KVD had certainly carried out assassinations and had to use poison promise. There's no evidence suggest that this actually happened. The official cause of death was pulmonary and demon and congestive heart failure. supplict terms, those who are paralyzed are prone to develop pulmonary embolism. Blood cloth that develops in a blood vessel and it travels to along where it can cause an eruption the blood suppliance. sequent art failure. Although patent and seemed to be recovering well, in xt ray taken out de Summer Twenty showed an embolist and upper right part of his a right lung. Doctors were very concerned about it and it's death the following day was not a surprise to medical staff. So it's not impossible that pain gin as a result of poisoning. There is no evidence at old to support this. What evidence to evidence we do have accords with the formal cause of death. We apply outcomes razor, it seems far more likely that Pyton died as a redirect result of the injury rather than because of a Soviet Union plot. There are a couple over the points raised by conspiracy theorist that are worth mentioning. Versus a claim that senior officers were president the accident, seemed suspiciously soon after the accident. The second is that the ambulance in which patent was taken went to a hospital in Heidelberg rather than the hospital and Minna I'm which was closer. The first point makes no sense at all. It suggests that one or more senior officials were waiting at the accident site to ensure that the assassination attempt was successful. Quite part from the fact that this would be incredibly stupid, also not impossible. Not Possible. Excuse me. It's previously mentioned no one knew what route pattent's car would take, so no one could have been waiting at the place where the accident actually happened. As to the second point, the hospital at Manheim certainly was closer to the accident site than the one hundred...

...thirty station hospital at Heidelberg, which was around fifteen miles away. However, the hospital at Hendlberg. It was the closest army hospital, so it seems perfectly logical that that would be where you, as army medics, would choose to take an injured American officer. The notion that General Patton was assassinated has grown out of a fictional thriller published in One Thousand Nine hundred and seventy four. What is surprising is how much credence this theory seems to have gained despite the lack of evidence. For the reasons I've discussed during this episode, I don't think that the different stories told by Douglas Bazana are feasible or credible. Without those, were left nothing, with nothing to surmise and but surmise and presumption. I like a conspiracy theories, much is anyone, but I prefer these two have at least a measure of credible supporting evidence. That's notably lacking here. Perhaps people all simply find it difficult that to accept that a person is charismatic and flamboyant is patent could die as result or something is mundane as a road accident. Despite that, in this case, I believe that the evidence strongly suggest that Patton really did die as a result of sheer blind bad luck, not the result of a conspiracy. However, I could be wrong. Let me know in the common section below. What do you believe? was he assassin need or was it just a bad accident? Thank you for watching and listening. As always, you can find us on social media and CTC podcast one on twitter, facebook and instagram at connect the conspiracy. If you want to support the show, you can buy us a coffee of buy me a coffeecom saw lash CTC podcast. That's buy me a coffeecom CTC podcast.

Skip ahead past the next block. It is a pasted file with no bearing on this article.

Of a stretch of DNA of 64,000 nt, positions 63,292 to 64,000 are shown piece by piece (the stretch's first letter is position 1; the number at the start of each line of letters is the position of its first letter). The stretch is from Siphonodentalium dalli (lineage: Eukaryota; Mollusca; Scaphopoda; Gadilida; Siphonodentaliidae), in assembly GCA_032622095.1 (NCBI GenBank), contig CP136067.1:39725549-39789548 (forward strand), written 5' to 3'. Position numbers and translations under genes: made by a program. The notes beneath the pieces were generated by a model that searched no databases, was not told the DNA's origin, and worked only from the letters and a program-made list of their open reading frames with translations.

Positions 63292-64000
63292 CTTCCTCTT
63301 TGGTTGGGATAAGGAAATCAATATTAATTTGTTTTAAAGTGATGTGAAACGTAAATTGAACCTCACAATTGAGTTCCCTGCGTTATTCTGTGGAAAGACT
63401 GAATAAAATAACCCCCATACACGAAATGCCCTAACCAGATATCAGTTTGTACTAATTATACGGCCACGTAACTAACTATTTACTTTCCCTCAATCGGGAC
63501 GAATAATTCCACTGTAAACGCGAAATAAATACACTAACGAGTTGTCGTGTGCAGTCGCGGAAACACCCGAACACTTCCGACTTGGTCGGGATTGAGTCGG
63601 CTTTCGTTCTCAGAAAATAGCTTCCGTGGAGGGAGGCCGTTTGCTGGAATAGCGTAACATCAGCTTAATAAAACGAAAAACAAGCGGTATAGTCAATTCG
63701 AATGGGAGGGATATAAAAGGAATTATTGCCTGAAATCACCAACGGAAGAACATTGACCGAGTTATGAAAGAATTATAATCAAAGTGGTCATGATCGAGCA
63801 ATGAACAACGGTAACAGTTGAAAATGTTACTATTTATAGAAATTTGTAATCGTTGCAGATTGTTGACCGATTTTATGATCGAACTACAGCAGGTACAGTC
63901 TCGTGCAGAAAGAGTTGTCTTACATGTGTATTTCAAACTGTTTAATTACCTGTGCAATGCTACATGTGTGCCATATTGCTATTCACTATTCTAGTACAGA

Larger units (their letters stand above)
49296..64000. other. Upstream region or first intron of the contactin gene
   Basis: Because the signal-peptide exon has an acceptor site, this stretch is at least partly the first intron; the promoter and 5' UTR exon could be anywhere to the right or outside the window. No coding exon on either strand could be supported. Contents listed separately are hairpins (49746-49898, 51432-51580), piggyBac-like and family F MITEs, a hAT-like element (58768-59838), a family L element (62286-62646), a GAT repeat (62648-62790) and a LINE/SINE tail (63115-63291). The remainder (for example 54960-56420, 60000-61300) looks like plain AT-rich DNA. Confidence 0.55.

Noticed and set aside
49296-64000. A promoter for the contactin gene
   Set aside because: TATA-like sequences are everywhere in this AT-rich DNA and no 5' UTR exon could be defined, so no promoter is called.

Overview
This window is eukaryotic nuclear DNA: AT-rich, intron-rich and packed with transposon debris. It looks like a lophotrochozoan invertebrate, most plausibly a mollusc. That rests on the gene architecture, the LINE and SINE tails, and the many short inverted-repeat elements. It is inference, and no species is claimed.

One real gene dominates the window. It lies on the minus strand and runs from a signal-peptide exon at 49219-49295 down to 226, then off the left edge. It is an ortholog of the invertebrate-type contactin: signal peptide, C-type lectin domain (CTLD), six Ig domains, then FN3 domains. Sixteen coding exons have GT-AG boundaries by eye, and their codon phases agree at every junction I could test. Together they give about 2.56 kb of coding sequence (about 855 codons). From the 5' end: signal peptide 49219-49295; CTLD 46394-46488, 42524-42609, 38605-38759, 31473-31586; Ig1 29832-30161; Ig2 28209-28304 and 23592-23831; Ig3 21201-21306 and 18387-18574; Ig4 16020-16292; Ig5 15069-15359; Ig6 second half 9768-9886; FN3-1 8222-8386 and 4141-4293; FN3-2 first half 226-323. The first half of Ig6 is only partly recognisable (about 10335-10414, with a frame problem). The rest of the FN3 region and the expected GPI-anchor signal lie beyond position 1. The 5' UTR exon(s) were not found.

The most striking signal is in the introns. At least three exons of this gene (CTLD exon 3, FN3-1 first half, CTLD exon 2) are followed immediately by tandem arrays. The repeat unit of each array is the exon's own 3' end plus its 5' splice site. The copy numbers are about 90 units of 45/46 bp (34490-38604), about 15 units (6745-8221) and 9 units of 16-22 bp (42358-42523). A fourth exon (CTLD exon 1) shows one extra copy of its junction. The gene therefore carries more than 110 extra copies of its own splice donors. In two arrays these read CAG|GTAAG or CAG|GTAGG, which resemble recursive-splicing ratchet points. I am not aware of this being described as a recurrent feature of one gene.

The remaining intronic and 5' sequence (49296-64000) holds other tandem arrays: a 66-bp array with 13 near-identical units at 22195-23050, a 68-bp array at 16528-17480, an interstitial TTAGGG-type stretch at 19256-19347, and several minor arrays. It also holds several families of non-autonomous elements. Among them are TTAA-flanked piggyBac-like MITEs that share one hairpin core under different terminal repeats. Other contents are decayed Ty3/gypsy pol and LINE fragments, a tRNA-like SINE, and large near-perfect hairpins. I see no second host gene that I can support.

You've been watching connect the conspiracy with your host. Let your lease follow us on twitter at CTC podcast one, and on facebookcom s last connect the conspiracy. You can also find us on instagram at connect the conspiracy. If you like, you can support the show by buying us a coffee at buy me a coffeecom CTC podcast. Thank you for joining us.